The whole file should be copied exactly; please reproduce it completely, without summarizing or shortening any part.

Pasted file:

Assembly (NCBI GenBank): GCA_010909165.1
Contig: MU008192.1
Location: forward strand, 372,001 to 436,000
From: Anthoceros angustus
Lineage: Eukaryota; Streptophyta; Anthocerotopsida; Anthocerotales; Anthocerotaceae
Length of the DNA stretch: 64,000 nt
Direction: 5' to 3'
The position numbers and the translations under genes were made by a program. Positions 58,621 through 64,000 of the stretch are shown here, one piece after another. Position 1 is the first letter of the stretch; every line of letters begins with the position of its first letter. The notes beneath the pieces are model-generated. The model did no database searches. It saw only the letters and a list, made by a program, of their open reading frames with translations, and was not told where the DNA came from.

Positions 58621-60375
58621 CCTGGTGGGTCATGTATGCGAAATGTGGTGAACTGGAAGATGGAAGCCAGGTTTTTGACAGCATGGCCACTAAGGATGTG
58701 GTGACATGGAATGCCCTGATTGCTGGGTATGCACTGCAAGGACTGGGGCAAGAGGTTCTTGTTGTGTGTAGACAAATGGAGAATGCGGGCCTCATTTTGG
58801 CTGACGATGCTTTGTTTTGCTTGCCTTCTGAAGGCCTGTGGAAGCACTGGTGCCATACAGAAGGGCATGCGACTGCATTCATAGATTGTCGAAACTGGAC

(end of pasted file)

Assembly (NCBI GenBank): GCA_010909165.1
Contig: MU008192.1
Location: forward strand, 372,001 to 436,000
From: Anthoceros angustus
Lineage: Eukaryota; Streptophyta; Anthocerotopsida; Anthocerotales; Anthocerotaceae
Length of the DNA stretch: 64,000 nt
Direction: 5' to 3'
The position numbers and the translations under genes were made by a program. Positions 58,621 through 64,000 of the stretch are shown here, one piece after another. Position 1 is the first letter of the stretch; every line of letters begins with the position of its first letter. The notes beneath the pieces are model-generated. The model did no database searches. It saw only the letters and a list, made by a program, of their open reading frames with translations, and was not told where the DNA came from.

Positions 58621-60375
58621 CCTGGTGGGTCATGTATGCGAAATGTGGTGAACTGGAAGATGGAAGCCAGGTTTTTGACAGCATGGCCACTAAGGATGTG
58701 GTGACATGGAATGCCCTGATTGCTGGGTATGCACTGCAAGGACTGGGGCAAGAGGTTCTTGTTGTGTGTAGACAAATGGAGAATGCGGGCCTCATTTTGG
58801 CTGACGATGCTTTGTTTTGCTTGCCTTCTGAAGGCCTGTGGAAGCACTGGTGCCATACAGAAGGGCATGCGACTGCATTCATAGATTGTCGAAACTGGAC